While the gun control impetus that followed Columbine has waned, a subsequent shift in the state's political landscape has had its own impact on the gun debate. When Democrats took control of the state Senate for the first time in 20 years after Columbine, it guaranteed a stalemate on firearms.

"The state did make some progress with the SAFE initiative, which was important, and I think a number of the important issues were addressed," said Hopkins. "But I would say, it appears now from the General Assembly's standpoint that there's not much desire to pursue it (firearms restriction) at this point."

Ken Gordon, D-Denver, chairman of the Senate Judiciary Committee and a leading critic of gun proliferation during a decade in the state legislature, says the "will" is there "but the votes are not.

"Any gun control legislation that might make it through Senate Judiciary is going to be killed in House State Affairs, and any pro-gun legislation that makes it through the House is going to die in Senate Judiciary," Gordon said. "That is the way it has been."

In light of the Columbine tragedy, that bothers him.

"We've basically done nothing," Gordon contends. "There is no message that everybody learned from Columbine. Some think guns should be less available, as a result, and some feel if there were more guns we'd be safer. I don't think we've learned a thing."

But Dean says he learned an important political lesson from his "emotional decision" in 1999 to pull a concealed carry bill off the table when it was guaranteed to pass.

"We did that out of respect for the families of those who were killed or injured, which at the time was the appropriate thing to do, I guess," Dean said. "But when you look at it strictly from a public policy standpoint, in hindsight, it might not have been the best thing to do."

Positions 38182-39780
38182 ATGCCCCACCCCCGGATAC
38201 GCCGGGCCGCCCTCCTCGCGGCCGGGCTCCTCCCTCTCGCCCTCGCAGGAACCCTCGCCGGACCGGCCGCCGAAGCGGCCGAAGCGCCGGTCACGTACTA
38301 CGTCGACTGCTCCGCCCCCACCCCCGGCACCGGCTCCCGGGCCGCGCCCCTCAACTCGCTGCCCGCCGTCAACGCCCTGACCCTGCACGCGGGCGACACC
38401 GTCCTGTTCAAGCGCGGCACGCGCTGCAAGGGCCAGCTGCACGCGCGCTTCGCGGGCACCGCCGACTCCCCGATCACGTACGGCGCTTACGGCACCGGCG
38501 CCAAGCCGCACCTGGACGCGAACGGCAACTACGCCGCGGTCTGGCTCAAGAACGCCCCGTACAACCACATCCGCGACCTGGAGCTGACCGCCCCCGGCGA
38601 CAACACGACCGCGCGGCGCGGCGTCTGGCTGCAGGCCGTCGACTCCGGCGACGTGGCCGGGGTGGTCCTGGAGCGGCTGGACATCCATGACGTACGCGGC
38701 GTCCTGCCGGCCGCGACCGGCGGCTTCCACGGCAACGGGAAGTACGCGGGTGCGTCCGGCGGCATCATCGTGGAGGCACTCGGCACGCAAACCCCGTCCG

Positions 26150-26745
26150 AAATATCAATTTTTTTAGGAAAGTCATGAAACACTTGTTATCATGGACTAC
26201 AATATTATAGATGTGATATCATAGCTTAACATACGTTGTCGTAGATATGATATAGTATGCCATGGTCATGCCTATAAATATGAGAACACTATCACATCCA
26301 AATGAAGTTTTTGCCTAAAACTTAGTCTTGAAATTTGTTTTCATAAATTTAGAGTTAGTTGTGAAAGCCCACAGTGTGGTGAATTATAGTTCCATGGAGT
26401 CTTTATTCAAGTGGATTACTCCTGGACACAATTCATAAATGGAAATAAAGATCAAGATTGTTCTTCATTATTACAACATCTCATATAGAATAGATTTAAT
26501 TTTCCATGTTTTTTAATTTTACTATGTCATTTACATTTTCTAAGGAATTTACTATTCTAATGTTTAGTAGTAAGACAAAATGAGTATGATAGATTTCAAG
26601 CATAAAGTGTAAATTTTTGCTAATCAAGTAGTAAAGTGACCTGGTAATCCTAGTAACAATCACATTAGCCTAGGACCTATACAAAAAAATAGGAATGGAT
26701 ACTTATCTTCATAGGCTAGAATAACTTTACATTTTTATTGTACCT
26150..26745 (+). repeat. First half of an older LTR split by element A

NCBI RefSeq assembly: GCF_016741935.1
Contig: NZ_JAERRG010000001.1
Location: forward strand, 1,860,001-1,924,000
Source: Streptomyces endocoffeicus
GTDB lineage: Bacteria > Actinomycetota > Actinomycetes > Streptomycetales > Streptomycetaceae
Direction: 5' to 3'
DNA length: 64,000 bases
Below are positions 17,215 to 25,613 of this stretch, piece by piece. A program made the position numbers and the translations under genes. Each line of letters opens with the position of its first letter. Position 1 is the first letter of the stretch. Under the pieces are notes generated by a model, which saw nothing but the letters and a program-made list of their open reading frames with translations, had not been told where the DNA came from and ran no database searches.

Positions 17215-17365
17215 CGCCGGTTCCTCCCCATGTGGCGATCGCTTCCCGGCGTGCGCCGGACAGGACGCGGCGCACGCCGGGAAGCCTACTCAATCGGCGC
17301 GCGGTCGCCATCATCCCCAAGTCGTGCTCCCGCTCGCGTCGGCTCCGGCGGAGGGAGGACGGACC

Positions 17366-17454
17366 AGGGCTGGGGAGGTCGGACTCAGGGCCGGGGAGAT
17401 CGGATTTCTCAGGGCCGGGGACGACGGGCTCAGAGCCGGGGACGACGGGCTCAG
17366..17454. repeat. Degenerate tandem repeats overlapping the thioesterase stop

At the time the bill's advocates state gun owners associations, some law enforcement authorities, and the National Rifle Association were well financed, had lobbying help from the NRA's Washington office, and strong support among the conservative Republicans who controlled the House and Senate.

But with Democrats controlling the Senate, Dean has ample cause to worry that the one opportunity to get a new concealed weapons bill passed may have been lost for some time to come.

"If we had just gone ahead after Columbine, as a matter of policy, we wouldn't be having this debate again, right now," he muses. "But, at the time, no one wanted to get up in the aisles and talk about guns, believe me. The whole state was grieving."

Still, for Dean, Columbine's lessons were not about firearms anyway.

"I don't think it told us anything about guns, it told us about human nature, and that some people are evil, and if people are determined to carry out evil acts, they are going to do so," Dean said. "Harris and Klebold brought bombs too, which fortunately did not go off. But if they had, would more legislation to control access to bombs do any good? I don't think so."